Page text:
How to Achieve a Smooth Painted Finish on the Cabinet
When attempting a beautiful finished cabinet painting project, there are a few things the homeowner should keep in mind, and properly sanding your cabinets and doors is a must to get it right from the start. Cabinet painting is a very detailed system. Homeowners looking to undertake these types of projects should take the information in this article to be prepared for what it takes to produce beautifully finished cabinets.
Painting your kitchen cabinets is not like painting walls or doors in your home. You must follow a system. The first part of that system is to remove any hardware. The next thing is to properly clean your cabinets and then fill in any holes or grains that will show up in your finished product. The worst thing that can happen is to do everything right, and not fill in gaps or pimples, then you have to start over.
This article is about how to achieve a smooth finish and starts with sanding your cabinets. Depending on what cabinets you have, be it oak or redwood, you need to choose the correct sandpaper grit. The two different grits that homeowners should have on hand are 150-grit sandpaper and 220-grit sandpaper.
If you go with a grit coarser than 150 you will start to dig into your wood and those scratches will show up when you paint your cabinets and the scratches are really bad then you will need to fill them in and start the process again. Never go down on 150-grit sandpaper. Some people will suggest 120-grit sandpaper, but that’s wrong and should never be considered for your cabinet painting project.
First, you’ll start sanding with 150-grit sandpaper, because that’s what will soak into the sealant or other paint that’s in your cabinets to give your primer something to adhere to as well. When painting your cabinets, you don’t need to sand down to the wood. Sanding the wood only needs to be done if you are staining the cabinets a new color or for a fresh look.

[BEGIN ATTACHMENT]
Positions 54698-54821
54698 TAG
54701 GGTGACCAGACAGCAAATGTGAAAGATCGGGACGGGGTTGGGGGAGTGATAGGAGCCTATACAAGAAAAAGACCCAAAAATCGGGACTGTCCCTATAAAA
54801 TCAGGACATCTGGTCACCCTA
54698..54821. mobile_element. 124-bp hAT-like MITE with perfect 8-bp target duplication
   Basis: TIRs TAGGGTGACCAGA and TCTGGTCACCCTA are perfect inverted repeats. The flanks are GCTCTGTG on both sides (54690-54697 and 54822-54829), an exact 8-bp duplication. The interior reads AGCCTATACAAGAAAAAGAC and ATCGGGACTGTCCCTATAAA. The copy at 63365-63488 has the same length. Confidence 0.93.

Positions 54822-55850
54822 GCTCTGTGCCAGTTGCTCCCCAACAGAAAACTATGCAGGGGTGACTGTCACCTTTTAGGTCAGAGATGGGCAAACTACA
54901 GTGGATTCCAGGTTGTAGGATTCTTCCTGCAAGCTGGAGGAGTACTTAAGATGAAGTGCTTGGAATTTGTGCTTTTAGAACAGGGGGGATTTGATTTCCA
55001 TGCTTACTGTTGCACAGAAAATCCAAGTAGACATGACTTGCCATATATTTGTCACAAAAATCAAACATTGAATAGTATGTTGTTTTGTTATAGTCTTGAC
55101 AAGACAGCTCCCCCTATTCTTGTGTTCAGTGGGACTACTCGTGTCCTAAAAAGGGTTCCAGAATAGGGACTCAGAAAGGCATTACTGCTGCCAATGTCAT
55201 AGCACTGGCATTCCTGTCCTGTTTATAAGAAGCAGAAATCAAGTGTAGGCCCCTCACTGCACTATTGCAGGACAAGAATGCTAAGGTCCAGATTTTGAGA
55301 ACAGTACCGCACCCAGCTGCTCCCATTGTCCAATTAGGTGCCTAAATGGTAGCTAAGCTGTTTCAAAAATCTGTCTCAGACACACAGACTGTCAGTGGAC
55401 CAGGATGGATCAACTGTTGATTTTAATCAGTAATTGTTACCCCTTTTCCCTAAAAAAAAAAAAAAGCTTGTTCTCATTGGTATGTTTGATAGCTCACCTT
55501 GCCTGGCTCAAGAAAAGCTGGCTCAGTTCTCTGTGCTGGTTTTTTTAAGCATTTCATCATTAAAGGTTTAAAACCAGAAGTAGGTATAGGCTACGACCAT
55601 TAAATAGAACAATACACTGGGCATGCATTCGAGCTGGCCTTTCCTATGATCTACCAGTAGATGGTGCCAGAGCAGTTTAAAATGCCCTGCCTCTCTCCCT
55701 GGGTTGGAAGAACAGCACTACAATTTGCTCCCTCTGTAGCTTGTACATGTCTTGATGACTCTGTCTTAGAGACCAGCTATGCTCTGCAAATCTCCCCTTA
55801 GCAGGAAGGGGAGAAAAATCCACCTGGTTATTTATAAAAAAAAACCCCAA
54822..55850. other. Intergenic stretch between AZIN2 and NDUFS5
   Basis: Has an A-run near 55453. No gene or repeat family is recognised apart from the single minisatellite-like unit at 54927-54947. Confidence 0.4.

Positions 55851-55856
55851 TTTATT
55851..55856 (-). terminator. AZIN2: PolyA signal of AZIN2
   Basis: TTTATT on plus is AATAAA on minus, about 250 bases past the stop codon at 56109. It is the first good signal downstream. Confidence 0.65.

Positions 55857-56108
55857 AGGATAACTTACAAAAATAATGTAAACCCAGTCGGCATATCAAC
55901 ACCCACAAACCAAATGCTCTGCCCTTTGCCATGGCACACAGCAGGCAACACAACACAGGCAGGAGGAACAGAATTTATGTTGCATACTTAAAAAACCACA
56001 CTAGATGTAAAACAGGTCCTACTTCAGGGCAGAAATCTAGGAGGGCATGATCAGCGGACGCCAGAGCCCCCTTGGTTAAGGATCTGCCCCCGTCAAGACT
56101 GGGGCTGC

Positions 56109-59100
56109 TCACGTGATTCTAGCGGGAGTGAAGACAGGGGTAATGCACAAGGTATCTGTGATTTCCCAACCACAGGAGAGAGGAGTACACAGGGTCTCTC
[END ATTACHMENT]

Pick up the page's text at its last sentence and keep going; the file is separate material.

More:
Most people think cabinets need to be sanded down to wood to paint them, but that’s not true. Also, the purpose of sanding your cabinets is to remove the glossy sealant that is on your cabinets now. Glossy sealer is made to repel or create a poor adhesion of grease, oil, dirt, and paint. Once you’ve finished sanding the cabinets, make sure they are very dull and scratch-free.
Once you have sanded the first level of protection for your cabinets, you are now ready to remove any excess dust. If there is some dust that is not removed, the dust once prepared will give it its own sandpaper feel and your finish will not be smooth. It is best to clean the cabinets with a damp cloth once you think you have removed all of the sanding dust. Let the cabinets dry for a few minutes and repeat the process of cleaning them with a damp cloth or towel.
You are now ready to prime your cabinets. After your primer has dried properly, usually 4 to 24 hours depending on the primer you used and the manufacturer’s recommendation. This is when you put away the 150-grit sandpaper, you don’t need it anymore. Once your cabinets are primed, you will need to use 220 grit or finer sandpaper. Sand cabinets smooth because primer generally has a texture of its own. You are going to lightly sand the primer. You’re not trying to sand the cabinets hard, because you don’t want to sand down the primer and have to re-primer the stained areas of the cabinets.
Repeat the dust extraction process. Use microfiber cloths to remove dust, then use damp rags or towels to remove remaining dust. The next step is to paint your cabinets with the first coat of premium paint. Let the paint dry and sand your cabinets again between each coat of paint. You want to apply a minimum of 2 coats of paint.